* China-led rally fades with no follow-through
* Doubts surface about impact of China's yuan move
* Dollar/yen rises, boosted by Aussie/yen, kiwi/yen gains
(Recasts; updates prices, adds quote)
By Gertrude Chavez-Dreyfuss
NEW YORK, June 21 (Reuters) - The euro fell against the
U.S. dollar on Monday, while the Australian and New Zealand
units pared gains, as yuan-induced euphoria faded amid doubts
over the overall impact of China's pledge for a more flexible
Beijing's announcement over the weekend, which should boost
purchasing power and demand in the the world's third largest
economy, initially fueled a market rally worldwide. The
currency move was seen helping global companies that sell to
China and underpinning commodity-linked currencies such as the
But the rally ebbed with no follow-through buying, analysts
said, with China's move seen as having a minor impact and
undertaken primarily for political purposes.
China on Monday ruled out a one-off revaluation and said it
will reform its exchange rate regime in a gradual manner.
"It's basically inertia where the moves are not progressing
and people have turned around and took it the other way. I
would say the lack of follow-through after the China-fueled
rally is leading to some risk aversion," said Brian Dolan,
chief currency strategist at Forex.com in Bedminster, New
"I think people are concluding that the China news would be
a minor thing primarily for diplomatic window-dressing. China
is doing this ahead of the G20 meeting primarily to defuse the
situation there and hope that the G20 talks about other
Leaders of the Group of 20 leading industrialized and
developing economies are to meet next week in Toronto, where
global trade imbalances are expected to be a key issue.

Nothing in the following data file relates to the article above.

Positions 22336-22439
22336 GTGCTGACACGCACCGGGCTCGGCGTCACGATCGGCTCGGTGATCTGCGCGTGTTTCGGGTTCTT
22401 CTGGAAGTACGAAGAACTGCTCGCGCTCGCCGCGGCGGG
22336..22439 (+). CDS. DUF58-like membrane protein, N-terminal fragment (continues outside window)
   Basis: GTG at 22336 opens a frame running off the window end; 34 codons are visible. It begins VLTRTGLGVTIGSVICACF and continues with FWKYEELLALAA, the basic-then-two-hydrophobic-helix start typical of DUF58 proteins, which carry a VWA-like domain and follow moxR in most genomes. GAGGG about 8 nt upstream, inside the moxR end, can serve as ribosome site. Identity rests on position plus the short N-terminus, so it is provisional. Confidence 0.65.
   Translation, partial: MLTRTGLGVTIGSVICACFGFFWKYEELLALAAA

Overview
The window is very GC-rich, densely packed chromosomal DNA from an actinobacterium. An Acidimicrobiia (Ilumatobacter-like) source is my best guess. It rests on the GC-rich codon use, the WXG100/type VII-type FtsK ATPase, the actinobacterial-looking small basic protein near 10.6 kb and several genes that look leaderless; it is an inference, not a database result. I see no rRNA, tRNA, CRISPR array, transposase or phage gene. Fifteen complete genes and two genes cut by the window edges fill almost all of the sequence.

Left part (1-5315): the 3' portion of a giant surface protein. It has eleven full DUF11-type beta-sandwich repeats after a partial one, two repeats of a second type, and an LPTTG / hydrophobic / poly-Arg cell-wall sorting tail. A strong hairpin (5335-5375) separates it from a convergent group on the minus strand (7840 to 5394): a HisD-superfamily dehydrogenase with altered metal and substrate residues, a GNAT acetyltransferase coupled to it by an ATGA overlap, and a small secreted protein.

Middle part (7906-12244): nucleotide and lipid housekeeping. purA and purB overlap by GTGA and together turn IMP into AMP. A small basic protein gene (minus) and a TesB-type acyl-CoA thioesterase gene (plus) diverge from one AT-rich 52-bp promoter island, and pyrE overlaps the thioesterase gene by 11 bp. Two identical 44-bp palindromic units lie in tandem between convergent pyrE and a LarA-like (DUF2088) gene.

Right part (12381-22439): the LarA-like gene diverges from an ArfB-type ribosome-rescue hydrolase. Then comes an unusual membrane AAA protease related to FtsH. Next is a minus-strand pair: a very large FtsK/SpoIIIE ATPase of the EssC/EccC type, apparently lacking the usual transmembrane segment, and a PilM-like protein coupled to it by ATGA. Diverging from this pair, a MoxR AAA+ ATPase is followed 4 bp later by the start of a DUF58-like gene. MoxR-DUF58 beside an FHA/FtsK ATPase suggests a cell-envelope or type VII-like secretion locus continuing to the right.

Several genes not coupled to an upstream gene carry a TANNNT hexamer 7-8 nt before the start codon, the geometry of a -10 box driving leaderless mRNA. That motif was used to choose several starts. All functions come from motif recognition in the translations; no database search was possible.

Main yuan coverage [ID:nCHINATAKE]
Winners and losers from a firmer yuan [ID:nTOE65K02D]
Reuters insider: link.reuters.com/nyq23m
EURO FAILS TO GET ABOVE $1.2350
In late New York trading, the euro fell 0.6 percent against
the dollar EUR=EBS to $1.2313, after earlier trading to a
one-month high at $1.2490, according to electronic trading
platform EBS. Traders sold the euro after it failed to get
The single currency in recent months has moved with swings
in risk appetite. On Monday, the 25-day rolling correlation
between the euro and the S&P 500 was still at a robust 54
"The breakdown now leaves a potential key reversal pattern
unfolding. A close below ($1.2354) would signal an immediate
test on the $1.2290 and possibly as low as $1.2200," said Marc
Chandler, global head of currency strategy at Brown Brothers
Harriman in New York.
The high-yielding Australian dollar AUD=D4 gained 0.5
percent to US$0.8762, off an earlier one-month peak at
One-month AUD/USD risk reversals, a measure of currency
sentiment in the options market, were still showing a bias for
puts -- suggesting expectation of further declines -- at -4.20
vols AUD1MRR=GFI on Monday, from -4.425 last Friday. But
Aussie risk reversals have come off extreme levels.
Two weeks ago, the put bias on the Aussie traded as high
-5.875 vols, pressured by the negative global risk appetite
arising from the euro zone debt crisis.
The New Zealand dollar NZD=D4 rose 0.2 percent to
US$0.7081 after an earlier high at US$0.7153, its strongest
level since May 14.
Earlier in the session, the Chinese yuan closed at 6.7976
against the U.S. dollar, the highest closing level against the
greenback since the yuan's July 2005 revaluation and up 0.42
percent from Friday's close of 6.8262. It hit an all-time
intraday high since the revaluation of 6.7958, up as much as
0.47 percent from the central bank's mid-point, nearing its
limit of 0.5 percent. [ID:nBJD003800].
The U.S. dollar rose 0.4 percent against the yen JPY= to
90.99, boosted by steep gains in the Australian dollar/yen
cross AUDJPY=R and New Zealand dollar/yen pair NZDJPY=R.
(Editing by Leslie Adler)